Watching the Republican debates Wednesday evening, you'd think Social Security will be hitting the skids - very soon.
Chris Christie put it this way: "Social Security is going to be insolvent in 7 or 8 years."
But that's not really the case.
Here's the deal: The Social Security Trustees estimate that likely starting in 2034 - 19 years from now - the program will no longer have enough revenue coming in to pay out 100% of promised benefits to retirees on Social Security.
But it will still be able to pay 79% of those promised benefits.
The Congressional Budget Office is somewhat less optimistic. It expects the program will run short as soon as 2029, with a 95% chance it will do so between 2025 and 2040 - or within 10 years to 25 years -- according to a fact check of Christie's assertion by the Committee for a Responsible Federal Budget.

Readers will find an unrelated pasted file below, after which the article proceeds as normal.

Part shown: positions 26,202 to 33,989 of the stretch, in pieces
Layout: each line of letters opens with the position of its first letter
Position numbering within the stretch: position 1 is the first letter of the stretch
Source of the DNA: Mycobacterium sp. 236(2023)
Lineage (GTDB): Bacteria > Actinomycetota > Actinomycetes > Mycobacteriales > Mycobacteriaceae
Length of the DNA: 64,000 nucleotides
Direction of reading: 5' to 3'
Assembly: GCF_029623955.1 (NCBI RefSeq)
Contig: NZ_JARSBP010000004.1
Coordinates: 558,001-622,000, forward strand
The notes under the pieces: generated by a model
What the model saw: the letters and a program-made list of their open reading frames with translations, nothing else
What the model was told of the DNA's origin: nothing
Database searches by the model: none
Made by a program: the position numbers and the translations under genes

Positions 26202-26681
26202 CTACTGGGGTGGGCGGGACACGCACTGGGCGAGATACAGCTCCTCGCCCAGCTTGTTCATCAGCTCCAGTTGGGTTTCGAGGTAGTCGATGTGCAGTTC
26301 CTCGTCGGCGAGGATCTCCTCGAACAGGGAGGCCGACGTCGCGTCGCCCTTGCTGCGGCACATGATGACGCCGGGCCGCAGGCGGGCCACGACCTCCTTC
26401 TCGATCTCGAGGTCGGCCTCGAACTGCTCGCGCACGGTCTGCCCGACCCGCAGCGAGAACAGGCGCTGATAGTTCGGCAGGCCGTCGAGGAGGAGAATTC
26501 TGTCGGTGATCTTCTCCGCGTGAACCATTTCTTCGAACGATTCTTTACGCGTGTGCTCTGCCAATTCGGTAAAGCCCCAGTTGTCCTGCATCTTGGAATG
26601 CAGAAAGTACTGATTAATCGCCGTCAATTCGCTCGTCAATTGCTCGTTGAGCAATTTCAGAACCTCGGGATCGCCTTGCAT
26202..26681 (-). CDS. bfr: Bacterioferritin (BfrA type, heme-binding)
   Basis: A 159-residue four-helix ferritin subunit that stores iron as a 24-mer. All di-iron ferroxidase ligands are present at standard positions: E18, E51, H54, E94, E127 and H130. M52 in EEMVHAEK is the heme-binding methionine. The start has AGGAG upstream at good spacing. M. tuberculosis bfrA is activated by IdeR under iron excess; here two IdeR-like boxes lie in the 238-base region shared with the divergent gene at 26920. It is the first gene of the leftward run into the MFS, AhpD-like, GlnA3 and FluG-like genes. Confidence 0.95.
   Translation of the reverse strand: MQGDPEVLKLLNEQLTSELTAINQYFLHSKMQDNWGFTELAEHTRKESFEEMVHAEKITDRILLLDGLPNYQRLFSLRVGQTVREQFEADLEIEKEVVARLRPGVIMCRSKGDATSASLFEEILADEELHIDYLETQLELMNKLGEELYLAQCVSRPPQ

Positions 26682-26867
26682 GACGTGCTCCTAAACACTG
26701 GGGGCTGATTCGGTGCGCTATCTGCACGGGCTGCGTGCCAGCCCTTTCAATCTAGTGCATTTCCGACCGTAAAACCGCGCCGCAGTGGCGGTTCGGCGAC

That's closer, but still not 7 or 8 years.
All these estimates assume no reforms are made to the program before then.
The left and the right often disagree about how to make the program solvent for the long run.
Revenue for the program comes primarily from payroll taxes. Workers and their employers each pay 6.2% on the first $118,500 of income.
Democrats typically favor high earners paying more in payroll taxes to fund the program. Republicans tend to favor a slowing in the growth rate of benefits, particularly for higher income retirees, and an increase in the retirement age for everyone.
Independent fiscal hawks often recommend a combination of those measures.